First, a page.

Assuming it’s ever actually paid off. It’s just been tacked onto the deficit, like everything else. If taxes were being raised to pay for it, it would be a different story but that linkage was broken a while back. It will probably mostly manifest in higher inflation.

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    • It will be more and come around in late summer of 2024, coincidentally.

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  2. I don’t know why I’m doing this, especially after Brent’s comments re women, but here’s what I think is a very interesting debate from moderates about the student loan dilemma. Not giving my opinion, just thought it was a fair analysis without all the histrionics.

    https://thetriad.thebulwark.com/p/student-loan-war-mania

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    • lms:

      especially after Brent’s comments re women

      I didn’t see a comment about women. I saw a comment about “woke over-educated and under-employed women”.

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    • “If you think of the higher-ed system as a kettle that is boiling, loan forgiveness is releasing steam in order to temporarily stop the whistle. It does nothing to turn down the heat on the burner.”

      I think this is (and should be self-evidently) incorrect. Injecting more money through any channel into an already hyper-distorted market will only drive prices up.

      “Biden’s plan is going to cost taxpayers about $360 billion. That’s real money.”

      Under the current circumstances, I think this is incorrect. It will cost significantly more, because it will also be inflationary. On top of a lot of other inflationary spending. And that will not only cost more than $360 billion, the erosion of purchasing power will impact the lower classes the most.

      The rest of the post is for subscribers and I don’t subscribe to The Bulwark, alas.

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  3. And here’s a link to the divide between men and women re…………..student loans. Once again no debate or comment from me, just thought if might be interesting as a counter intuitive. From 2019 so not part of the current issue.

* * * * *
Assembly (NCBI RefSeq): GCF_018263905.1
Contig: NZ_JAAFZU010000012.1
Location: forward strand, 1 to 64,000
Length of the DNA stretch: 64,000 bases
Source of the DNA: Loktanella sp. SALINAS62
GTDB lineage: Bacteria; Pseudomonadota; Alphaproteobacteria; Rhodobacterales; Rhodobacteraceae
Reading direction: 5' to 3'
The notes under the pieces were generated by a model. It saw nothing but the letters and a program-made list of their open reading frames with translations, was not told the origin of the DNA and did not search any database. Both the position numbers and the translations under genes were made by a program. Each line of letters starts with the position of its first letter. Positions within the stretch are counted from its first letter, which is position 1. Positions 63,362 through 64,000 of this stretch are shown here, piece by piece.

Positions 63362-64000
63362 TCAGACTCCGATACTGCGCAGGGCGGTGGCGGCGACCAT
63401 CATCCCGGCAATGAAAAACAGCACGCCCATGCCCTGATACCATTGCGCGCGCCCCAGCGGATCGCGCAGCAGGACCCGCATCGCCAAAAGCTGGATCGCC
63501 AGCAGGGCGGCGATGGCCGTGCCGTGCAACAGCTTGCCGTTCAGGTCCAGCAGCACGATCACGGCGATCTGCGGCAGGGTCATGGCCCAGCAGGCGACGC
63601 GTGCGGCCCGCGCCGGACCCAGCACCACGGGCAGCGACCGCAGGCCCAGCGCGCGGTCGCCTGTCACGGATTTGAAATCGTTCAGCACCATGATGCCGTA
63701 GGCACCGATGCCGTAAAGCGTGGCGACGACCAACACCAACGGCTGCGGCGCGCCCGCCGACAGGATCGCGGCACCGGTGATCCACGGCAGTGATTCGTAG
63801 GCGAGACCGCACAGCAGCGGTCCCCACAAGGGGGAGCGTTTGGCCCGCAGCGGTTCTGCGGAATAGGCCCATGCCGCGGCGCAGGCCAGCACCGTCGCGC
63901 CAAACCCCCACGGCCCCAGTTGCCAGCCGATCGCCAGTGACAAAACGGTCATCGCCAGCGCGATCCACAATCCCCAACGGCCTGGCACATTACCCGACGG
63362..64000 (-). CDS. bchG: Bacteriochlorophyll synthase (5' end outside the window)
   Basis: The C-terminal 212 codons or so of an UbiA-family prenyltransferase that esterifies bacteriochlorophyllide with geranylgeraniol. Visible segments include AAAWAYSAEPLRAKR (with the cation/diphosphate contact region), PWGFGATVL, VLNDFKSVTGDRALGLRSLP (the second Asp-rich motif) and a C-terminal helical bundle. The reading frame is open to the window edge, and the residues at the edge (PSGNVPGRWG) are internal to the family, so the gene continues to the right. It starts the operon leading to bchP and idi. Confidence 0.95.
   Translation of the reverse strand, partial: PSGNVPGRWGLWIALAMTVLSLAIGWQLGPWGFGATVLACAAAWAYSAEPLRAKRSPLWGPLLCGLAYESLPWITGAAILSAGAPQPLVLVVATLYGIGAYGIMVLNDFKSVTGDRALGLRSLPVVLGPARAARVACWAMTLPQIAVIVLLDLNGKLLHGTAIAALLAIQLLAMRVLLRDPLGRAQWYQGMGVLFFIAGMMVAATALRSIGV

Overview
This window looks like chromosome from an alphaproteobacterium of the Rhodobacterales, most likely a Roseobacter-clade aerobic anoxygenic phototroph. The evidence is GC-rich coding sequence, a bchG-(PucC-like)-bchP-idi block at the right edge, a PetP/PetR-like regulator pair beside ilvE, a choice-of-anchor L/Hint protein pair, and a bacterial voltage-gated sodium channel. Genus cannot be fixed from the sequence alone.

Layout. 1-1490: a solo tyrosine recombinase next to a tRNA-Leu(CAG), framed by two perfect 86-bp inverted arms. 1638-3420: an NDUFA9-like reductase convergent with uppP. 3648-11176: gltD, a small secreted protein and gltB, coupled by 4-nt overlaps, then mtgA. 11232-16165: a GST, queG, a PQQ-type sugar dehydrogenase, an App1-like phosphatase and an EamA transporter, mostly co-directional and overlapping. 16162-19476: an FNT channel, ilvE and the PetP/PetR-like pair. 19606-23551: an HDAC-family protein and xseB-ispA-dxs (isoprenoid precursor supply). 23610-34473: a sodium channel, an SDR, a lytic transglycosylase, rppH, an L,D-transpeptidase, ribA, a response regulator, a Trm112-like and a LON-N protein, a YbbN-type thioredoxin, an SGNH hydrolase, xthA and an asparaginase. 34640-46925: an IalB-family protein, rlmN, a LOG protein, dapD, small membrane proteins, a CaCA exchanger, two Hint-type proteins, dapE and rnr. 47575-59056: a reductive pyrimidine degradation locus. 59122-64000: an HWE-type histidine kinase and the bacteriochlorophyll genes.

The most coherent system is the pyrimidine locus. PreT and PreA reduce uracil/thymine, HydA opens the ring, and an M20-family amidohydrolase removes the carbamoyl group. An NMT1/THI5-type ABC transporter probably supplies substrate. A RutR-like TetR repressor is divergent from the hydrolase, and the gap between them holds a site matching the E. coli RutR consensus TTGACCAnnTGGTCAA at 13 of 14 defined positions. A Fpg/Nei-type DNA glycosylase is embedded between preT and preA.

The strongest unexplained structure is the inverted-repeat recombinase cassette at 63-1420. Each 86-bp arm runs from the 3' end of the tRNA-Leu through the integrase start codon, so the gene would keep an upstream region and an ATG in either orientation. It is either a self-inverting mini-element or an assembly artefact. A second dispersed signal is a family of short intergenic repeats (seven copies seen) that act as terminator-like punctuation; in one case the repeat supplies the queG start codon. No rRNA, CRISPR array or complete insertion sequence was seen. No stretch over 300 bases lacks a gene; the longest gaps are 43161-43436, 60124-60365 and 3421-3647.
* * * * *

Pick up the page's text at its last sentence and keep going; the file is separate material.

https://collegecandy.com/2019/06/04/women-affected-more-than-men-by-college-loans-here-is-why/

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    • women are the majority of college students and the majority of college graduates. and they owe the majority of student loan debt.

      So why is this my problem? I thought women were strong independent powerful don’t need no man, fish bicycle and all that.

      If the government decided to give 10k to a people in a male dominated field, say plumbers, the feminist left would go apeshit.

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        • are you kidding? the same people who think a WNBA player should make the same as Lebron James because they do “the same job?”

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        • Brent, I have no idea what you’re talking about and pretty sure I wouldn’t actually care one way or another about it. I guess we all know men are supreme earners when it comes to sports. As far as actual education goes, which is different…………….women are at least trying to catch up.

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        • It isn’t 1969 anymore. Women get the majority of the degrees, are the majority of college students, and the majority of graduates in law school and med school.

          If the percentages were reversed, there would be Congressional hearings to use the levers of government to equalize it.

          Women wanted equality. They got it. Let them take the good along with the bad. And the bad includes taking accountability for their own actions and decisions without relying on the government or ex-husbands to bail them out.